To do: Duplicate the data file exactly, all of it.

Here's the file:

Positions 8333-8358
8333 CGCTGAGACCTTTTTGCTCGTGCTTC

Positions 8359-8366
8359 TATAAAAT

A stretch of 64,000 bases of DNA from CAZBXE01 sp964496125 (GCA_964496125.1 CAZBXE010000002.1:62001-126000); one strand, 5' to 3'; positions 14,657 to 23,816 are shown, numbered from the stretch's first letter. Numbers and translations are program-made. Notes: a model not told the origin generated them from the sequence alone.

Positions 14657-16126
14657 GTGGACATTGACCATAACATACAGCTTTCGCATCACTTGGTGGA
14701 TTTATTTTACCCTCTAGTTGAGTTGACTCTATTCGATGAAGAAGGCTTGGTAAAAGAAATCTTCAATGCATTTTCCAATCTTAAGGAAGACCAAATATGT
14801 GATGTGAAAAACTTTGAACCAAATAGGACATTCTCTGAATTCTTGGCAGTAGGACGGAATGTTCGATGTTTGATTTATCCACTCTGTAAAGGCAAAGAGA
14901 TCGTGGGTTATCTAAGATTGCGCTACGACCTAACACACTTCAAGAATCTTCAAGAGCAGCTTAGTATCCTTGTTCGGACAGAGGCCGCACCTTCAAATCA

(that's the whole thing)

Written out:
Positions 8333-8358
8333 CGCTGAGACCTTTTTGCTCGTGCTTC

Positions 8359-8366
8359 TATAAAAT

A stretch of 64,000 bases of DNA from CAZBXE01 sp964496125 (GCA_964496125.1 CAZBXE010000002.1:62001-126000); one strand, 5' to 3'; positions 14,657 to 23,816 are shown, numbered from the stretch's first letter. Numbers and translations are program-made. Notes: a model not told the origin generated them from the sequence alone.

Positions 14657-16126
14657 GTGGACATTGACCATAACATACAGCTTTCGCATCACTTGGTGGA
14701 TTTATTTTACCCTCTAGTTGAGTTGACTCTATTCGATGAAGAAGGCTTGGTAAAAGAAATCTTCAATGCATTTTCCAATCTTAAGGAAGACCAAATATGT
14801 GATGTGAAAAACTTTGAACCAAATAGGACATTCTCTGAATTCTTGGCAGTAGGACGGAATGTTCGATGTTTGATTTATCCACTCTGTAAAGGCAAAGAGA
14901 TCGTGGGTTATCTAAGATTGCGCTACGACCTAACACACTTCAAGAATCTTCAAGAGCAGCTTAGTATCCTTGTTCGGACAGAGGCCGCACCTTCAAATCA